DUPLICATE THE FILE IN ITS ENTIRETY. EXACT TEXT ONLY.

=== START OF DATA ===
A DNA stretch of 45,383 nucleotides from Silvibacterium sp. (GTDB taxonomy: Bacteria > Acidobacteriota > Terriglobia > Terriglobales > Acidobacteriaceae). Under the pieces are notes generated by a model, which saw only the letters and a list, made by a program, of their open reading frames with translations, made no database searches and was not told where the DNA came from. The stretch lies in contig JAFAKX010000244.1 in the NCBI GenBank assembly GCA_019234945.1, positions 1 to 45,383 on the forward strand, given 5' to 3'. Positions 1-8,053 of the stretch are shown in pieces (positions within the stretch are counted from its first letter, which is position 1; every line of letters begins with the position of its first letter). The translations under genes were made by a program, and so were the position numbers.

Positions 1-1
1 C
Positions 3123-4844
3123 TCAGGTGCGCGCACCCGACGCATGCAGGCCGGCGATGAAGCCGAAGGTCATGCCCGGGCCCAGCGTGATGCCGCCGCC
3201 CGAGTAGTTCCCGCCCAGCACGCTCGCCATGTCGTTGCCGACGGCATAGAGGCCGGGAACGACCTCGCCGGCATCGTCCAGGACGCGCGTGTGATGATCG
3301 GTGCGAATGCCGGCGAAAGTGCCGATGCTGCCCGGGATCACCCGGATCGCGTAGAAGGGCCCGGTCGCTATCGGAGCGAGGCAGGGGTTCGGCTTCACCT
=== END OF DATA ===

A DNA stretch of 45,383 nucleotides from Silvibacterium sp. (GTDB taxonomy: Bacteria > Acidobacteriota > Terriglobia > Terriglobales > Acidobacteriaceae). Under the pieces are notes generated by a model, which saw only the letters and a list, made by a program, of their open reading frames with translations, made no database searches and was not told where the DNA came from. The stretch lies in contig JAFAKX010000244.1 in the NCBI GenBank assembly GCA_019234945.1, positions 1 to 45,383 on the forward strand, given 5' to 3'. Positions 1-8,053 of the stretch are shown in pieces (positions within the stretch are counted from its first letter, which is position 1; every line of letters begins with the position of its first letter). The translations under genes were made by a program, and so were the position numbers.

Positions 1-1
1 C
Positions 3123-4844
3123 TCAGGTGCGCGCACCCGACGCATGCAGGCCGGCGATGAAGCCGAAGGTCATGCCCGGGCCCAGCGTGATGCCGCCGCC
3201 CGAGTAGTTCCCGCCCAGCACGCTCGCCATGTCGTTGCCGACGGCATAGAGGCCGGGAACGACCTCGCCGGCATCGTCCAGGACGCGCGTGTGATGATCG
3301 GTGCGAATGCCGGCGAAAGTGCCGATGCTGCCCGGGATCACCCGGATCGCGTAGAAGGGCCCGGTCGCTATCGGAGCGAGGCAGGGGTTCGGCTTCACCT